D.C. Police Chief Cathy Lanier blasted wireless companies for refusing to use technology that she says would help stop smartphone robberies in the District and nationwide.
Lanier told NBC's "Today" show on Thursday that the wireless industry is putting profit over safety by allowing thieves to reactivate the stolen phone with a different phone number -- which means the wireless companies can keep making money off the stolen phone.
"Shame on you," Lanier said. "This is something that's fixable. It's not all about profit."
Representatives of the wireless industry bristled at the chief's comments, saying it has been working on a solution but it can't be fixed overnight.
"I would wholeheartedly contend that for anyone to make that kind of allegation is off target," said John Wall of CTIA, the national wireless trade group. "Consumer safety is of the utmost concern of the industry."
The proliferation of smartphones has been accompanied by a spike in street robberies in the District. Police have come up with new tactics to combat the problem, including using decoys to catch robbers and raiding mom and pop convenience stores that they say traffic in the stolen devices.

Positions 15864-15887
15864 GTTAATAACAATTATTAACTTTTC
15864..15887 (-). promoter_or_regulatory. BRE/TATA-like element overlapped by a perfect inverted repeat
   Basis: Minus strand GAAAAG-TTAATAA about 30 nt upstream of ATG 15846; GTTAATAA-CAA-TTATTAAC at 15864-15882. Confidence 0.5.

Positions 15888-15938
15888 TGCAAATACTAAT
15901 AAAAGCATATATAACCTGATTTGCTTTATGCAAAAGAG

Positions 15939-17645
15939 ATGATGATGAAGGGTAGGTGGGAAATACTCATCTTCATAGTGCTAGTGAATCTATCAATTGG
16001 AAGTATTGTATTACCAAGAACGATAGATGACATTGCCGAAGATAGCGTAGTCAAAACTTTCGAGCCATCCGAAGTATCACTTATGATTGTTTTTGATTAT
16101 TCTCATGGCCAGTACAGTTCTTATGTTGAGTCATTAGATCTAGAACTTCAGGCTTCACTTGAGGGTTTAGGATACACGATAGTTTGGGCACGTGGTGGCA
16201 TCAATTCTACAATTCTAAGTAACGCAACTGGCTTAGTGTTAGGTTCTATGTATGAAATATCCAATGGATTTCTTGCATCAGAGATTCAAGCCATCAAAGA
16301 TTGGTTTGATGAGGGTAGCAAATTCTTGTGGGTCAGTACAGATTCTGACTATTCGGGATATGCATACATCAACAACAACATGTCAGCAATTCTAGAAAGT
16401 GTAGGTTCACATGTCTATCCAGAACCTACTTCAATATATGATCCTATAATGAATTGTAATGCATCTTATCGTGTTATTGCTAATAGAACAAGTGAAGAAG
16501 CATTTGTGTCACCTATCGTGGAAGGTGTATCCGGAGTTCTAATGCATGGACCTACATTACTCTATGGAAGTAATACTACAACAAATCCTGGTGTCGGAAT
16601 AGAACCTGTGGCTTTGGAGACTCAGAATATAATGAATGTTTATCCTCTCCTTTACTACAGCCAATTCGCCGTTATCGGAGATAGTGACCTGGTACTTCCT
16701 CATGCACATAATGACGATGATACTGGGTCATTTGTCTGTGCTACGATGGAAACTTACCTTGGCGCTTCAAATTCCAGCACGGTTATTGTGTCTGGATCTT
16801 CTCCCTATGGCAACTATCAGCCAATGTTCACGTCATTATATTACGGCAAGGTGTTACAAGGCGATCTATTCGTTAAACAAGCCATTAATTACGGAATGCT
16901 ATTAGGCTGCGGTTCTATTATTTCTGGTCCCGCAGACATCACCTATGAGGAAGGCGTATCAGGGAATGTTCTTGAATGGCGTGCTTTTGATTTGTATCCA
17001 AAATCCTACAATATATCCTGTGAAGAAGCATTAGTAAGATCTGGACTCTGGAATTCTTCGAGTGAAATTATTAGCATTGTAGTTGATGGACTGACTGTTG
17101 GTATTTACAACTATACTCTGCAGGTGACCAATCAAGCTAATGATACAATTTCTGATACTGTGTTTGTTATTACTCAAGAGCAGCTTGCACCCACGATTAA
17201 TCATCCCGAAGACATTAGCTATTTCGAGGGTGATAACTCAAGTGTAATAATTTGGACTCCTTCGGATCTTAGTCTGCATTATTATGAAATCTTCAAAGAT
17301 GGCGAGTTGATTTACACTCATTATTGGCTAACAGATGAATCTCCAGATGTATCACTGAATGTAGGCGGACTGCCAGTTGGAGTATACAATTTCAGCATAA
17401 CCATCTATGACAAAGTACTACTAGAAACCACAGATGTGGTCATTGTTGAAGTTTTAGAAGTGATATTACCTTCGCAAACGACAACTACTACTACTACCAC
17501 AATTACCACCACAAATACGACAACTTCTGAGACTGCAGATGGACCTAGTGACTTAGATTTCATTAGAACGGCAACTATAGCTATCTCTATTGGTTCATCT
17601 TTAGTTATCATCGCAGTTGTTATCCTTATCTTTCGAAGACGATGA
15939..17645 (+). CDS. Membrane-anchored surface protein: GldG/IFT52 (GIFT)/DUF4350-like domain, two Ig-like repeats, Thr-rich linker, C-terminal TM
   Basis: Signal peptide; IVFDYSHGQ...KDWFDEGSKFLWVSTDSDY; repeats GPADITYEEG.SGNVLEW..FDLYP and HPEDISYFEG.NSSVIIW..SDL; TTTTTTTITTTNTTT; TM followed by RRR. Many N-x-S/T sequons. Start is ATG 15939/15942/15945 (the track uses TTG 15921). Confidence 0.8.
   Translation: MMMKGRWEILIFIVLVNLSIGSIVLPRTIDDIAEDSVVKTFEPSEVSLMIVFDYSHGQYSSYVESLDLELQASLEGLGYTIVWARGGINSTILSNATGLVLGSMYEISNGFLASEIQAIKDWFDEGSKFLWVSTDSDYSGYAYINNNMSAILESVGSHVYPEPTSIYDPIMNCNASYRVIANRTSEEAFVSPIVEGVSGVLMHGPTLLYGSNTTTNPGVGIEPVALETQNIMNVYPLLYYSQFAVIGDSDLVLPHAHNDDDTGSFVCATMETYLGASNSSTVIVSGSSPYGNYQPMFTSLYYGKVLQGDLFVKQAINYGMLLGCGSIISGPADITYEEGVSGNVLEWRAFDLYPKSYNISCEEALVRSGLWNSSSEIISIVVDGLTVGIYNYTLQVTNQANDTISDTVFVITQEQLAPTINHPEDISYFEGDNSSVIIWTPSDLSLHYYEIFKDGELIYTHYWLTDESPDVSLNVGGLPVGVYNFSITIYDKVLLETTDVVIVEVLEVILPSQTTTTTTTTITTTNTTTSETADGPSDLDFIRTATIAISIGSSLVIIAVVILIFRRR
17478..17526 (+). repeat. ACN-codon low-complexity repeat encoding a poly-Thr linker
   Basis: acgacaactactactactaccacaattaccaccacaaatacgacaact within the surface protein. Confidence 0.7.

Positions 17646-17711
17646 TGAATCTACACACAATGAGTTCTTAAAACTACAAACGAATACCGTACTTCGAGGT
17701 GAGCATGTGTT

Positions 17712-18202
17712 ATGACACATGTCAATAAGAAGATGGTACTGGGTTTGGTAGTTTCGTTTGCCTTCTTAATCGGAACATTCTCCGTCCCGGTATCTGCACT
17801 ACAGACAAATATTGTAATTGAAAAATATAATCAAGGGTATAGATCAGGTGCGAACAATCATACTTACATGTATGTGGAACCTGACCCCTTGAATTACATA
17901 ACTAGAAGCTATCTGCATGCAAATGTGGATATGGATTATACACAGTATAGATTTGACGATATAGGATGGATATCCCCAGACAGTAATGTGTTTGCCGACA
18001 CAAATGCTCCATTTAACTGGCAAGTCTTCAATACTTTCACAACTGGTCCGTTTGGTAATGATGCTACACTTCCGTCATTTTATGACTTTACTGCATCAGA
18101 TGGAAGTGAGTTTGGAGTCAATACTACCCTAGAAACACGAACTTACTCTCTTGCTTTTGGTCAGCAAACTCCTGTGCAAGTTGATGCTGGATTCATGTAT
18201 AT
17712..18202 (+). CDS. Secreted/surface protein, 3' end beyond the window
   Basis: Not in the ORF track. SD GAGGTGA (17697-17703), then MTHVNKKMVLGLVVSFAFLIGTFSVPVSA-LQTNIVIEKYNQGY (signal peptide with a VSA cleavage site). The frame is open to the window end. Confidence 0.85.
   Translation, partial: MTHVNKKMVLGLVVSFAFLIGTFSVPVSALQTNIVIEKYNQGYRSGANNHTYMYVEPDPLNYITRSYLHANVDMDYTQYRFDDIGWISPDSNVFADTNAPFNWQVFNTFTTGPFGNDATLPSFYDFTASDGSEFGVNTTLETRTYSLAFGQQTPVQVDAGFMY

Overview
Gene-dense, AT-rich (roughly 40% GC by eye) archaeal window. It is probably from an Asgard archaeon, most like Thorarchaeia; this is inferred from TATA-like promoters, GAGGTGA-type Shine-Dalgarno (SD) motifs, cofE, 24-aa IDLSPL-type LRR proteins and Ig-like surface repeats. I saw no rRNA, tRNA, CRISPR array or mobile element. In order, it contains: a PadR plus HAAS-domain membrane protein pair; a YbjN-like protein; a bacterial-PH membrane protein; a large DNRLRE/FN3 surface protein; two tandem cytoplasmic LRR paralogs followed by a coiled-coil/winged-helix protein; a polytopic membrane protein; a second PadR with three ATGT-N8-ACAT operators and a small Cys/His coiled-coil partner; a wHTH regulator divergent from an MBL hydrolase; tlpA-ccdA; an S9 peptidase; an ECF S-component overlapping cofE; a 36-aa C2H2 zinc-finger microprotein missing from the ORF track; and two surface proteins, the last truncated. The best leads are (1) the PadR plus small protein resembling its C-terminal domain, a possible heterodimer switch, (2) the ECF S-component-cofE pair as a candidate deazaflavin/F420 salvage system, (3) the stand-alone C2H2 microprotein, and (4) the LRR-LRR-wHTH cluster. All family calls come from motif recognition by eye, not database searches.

Police are turning to the wireless industry and the federal government for help.
More than 60 police chiefs from around the country are asking wireless companies and federal regulators to implement technology that would cut off service for a phone once it's reported stolen. The United Kingdom is already using the technology to blacklist the phone, Lanier said.
"[The stolen phone becomes] a brick. It's useless. There is no profit," she told "Today." "When you take the profit away, there's no motivation to stick a gun in somebody's face and take the phone."
The challenge, Walls said, is that a substantial share of the market for stolen phones is overseas, and what the industry can do in the United States would do very little to stem the demand for the stolen devices.
"It doesn't correct the motivation of the crime, that is to sell overseas," Walls said.
Fixing the problem involves multiple operating systems, multiple technologies, numerous manufacturers and different distribution channels. "It's not just a flip the switch," Walls said.